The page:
“I’ll see you in court!” cries every pugnacious movie character seeking to forcefully resolve a conflict. Taking someone to court, however, shouldn’t be the motivating factor in seeking conflict resolution. If you are engaged in serious conflict with another person or organization, mediation can be a less expensive and more timely solution to your situation.

Resolving conflict between different parties can take many shapes. In its simplest form, mediation is the use of a third party to make a binding agreement to solve a dispute. Anyone who has turned to a mutual friend or to a fellow employee to solve an issue knows the benefit of a neutral entity.  Often times, however, that third party may not be able to tell you what the consequences are.

An attorney mediator, however, is often helpful because you have the ability to weigh your worst-case scenario, your best-case scenario and everything in between.  Your attorney, or the mediator, can provide insights into your chance should you follow through with the threat to “see the other person in court.”  More importantly, an attorney can often suggest alternative resolutions of which an average person would be unaware.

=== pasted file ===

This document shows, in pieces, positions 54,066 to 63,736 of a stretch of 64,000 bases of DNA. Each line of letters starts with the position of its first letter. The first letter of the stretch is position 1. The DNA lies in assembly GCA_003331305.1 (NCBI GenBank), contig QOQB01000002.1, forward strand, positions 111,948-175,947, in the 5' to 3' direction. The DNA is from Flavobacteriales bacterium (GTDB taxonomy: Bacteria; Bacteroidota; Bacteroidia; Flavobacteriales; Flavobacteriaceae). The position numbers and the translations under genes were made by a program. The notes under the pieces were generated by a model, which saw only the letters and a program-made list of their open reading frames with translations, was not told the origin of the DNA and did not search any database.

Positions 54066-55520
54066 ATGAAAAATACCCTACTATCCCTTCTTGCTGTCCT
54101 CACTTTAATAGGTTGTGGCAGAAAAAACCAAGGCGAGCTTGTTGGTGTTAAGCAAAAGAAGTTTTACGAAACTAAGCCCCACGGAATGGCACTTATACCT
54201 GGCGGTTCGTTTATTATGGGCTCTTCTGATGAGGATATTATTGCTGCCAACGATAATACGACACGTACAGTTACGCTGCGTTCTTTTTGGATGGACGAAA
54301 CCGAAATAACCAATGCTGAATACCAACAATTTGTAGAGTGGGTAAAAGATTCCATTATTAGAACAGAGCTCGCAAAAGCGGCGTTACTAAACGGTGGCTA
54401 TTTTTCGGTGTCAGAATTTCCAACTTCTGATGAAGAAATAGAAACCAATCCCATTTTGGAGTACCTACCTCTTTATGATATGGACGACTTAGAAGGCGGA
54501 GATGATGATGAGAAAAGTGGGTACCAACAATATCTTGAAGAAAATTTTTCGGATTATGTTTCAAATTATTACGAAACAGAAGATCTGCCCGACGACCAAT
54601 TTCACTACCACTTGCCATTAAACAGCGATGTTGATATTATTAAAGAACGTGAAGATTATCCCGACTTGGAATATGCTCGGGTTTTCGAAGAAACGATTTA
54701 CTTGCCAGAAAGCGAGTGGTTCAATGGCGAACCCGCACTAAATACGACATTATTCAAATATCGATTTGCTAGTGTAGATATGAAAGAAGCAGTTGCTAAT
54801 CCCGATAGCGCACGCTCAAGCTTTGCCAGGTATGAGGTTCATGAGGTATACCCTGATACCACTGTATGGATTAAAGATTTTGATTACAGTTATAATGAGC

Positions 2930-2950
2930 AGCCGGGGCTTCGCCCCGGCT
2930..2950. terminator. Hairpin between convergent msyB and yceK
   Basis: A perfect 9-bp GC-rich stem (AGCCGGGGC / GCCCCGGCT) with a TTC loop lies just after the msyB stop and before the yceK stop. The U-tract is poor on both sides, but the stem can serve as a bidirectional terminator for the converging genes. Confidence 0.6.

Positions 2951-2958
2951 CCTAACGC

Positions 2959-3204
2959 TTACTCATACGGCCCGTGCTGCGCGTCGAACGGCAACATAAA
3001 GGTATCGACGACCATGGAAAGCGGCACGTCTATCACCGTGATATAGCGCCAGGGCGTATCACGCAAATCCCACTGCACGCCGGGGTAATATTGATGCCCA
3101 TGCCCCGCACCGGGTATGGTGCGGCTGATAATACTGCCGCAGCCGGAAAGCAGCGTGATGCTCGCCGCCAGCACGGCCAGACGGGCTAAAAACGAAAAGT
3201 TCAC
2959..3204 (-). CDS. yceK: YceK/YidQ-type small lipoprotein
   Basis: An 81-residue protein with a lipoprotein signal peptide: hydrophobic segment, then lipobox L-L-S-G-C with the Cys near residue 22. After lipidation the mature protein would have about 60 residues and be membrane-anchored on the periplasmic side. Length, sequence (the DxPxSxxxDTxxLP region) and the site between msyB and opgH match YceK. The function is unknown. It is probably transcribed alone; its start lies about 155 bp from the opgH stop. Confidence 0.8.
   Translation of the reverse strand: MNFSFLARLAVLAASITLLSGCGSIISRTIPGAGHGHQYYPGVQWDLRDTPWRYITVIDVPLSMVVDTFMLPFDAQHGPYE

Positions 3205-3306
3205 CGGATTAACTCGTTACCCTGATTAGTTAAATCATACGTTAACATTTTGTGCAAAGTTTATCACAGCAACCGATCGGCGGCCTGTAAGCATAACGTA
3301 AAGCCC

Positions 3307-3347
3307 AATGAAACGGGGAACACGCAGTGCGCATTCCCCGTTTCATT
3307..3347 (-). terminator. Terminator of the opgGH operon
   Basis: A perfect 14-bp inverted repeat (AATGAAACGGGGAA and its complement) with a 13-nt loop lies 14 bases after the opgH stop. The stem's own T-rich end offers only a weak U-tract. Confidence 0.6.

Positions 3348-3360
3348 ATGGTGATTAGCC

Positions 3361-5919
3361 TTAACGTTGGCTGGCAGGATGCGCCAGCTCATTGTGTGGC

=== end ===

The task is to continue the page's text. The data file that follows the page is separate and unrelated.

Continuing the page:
Generally a successful mediation is worked out with attorneys who may represent one or both of the parties. Mediation is different than litigation because it does not involve public courts, instead relying on private coordination between the affected parties and the legal advisor. Some criminal charges and/or civil disputes cannot be solved without litigation.

Why Bother?

Mediation holds a number of benefits that litigation does not. For one, the process can be much less expensive. The drawn out, public system of litigation increases the amount of time one would be paying for legal counsel as well as increases the potential for greater cost at the end of conflict resolution due to reparations. Mediation can keep these costs lower.

The other major benefit of arbitration is the private nature of the discourse. A private platform to communicate reduces the hostility of those involved, keeps possibly damaging information from becoming public spectacle and relies on a neutral third party that works toward an agreement between parties instead of a one-sided outcome. Mediation also sets the groundwork for a faster litigation process if the solution cannot be found through a neutral party.

Do your research when you become embroiled in legal trouble. Contact us at Post Falls Law to find out what path will be best for you.

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